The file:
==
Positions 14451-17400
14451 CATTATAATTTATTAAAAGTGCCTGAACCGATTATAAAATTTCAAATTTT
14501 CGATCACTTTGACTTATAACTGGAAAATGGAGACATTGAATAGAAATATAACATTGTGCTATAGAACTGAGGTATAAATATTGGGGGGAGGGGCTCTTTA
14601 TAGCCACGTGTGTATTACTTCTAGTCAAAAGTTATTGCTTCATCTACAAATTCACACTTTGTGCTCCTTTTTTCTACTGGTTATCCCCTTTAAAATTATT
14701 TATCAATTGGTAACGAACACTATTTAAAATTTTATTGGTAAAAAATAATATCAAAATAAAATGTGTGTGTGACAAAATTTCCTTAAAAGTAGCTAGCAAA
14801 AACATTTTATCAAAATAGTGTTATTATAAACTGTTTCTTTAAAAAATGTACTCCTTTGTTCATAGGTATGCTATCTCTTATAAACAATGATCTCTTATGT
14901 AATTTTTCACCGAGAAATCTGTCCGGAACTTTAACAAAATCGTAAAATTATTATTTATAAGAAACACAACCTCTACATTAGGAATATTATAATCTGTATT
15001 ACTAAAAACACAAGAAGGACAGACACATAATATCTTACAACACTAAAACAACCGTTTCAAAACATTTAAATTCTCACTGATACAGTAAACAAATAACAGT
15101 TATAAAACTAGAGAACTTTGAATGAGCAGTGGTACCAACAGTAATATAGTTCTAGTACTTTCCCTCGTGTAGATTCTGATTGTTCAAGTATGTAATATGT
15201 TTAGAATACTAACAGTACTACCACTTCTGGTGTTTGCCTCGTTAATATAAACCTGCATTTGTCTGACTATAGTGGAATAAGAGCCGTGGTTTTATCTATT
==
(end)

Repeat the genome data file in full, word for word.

Positions 14451-17400
14451 CATTATAATTTATTAAAAGTGCCTGAACCGATTATAAAATTTCAAATTTT
14501 CGATCACTTTGACTTATAACTGGAAAATGGAGACATTGAATAGAAATATAACATTGTGCTATAGAACTGAGGTATAAATATTGGGGGGAGGGGCTCTTTA
14601 TAGCCACGTGTGTATTACTTCTAGTCAAAAGTTATTGCTTCATCTACAAATTCACACTTTGTGCTCCTTTTTTCTACTGGTTATCCCCTTTAAAATTATT
14701 TATCAATTGGTAACGAACACTATTTAAAATTTTATTGGTAAAAAATAATATCAAAATAAAATGTGTGTGTGACAAAATTTCCTTAAAAGTAGCTAGCAAA
14801 AACATTTTATCAAAATAGTGTTATTATAAACTGTTTCTTTAAAAAATGTACTCCTTTGTTCATAGGTATGCTATCTCTTATAAACAATGATCTCTTATGT
14901 AATTTTTCACCGAGAAATCTGTCCGGAACTTTAACAAAATCGTAAAATTATTATTTATAAGAAACACAACCTCTACATTAGGAATATTATAATCTGTATT
15001 ACTAAAAACACAAGAAGGACAGACACATAATATCTTACAACACTAAAACAACCGTTTCAAAACATTTAAATTCTCACTGATACAGTAAACAAATAACAGT
15101 TATAAAACTAGAGAACTTTGAATGAGCAGTGGTACCAACAGTAATATAGTTCTAGTACTTTCCCTCGTGTAGATTCTGATTGTTCAAGTATGTAATATGT
15201 TTAGAATACTAACAGTACTACCACTTCTGGTGTTTGCCTCGTTAATATAAACCTGCATTTGTCTGACTATAGTGGAATAAGAGCCGTGGTTTTATCTATT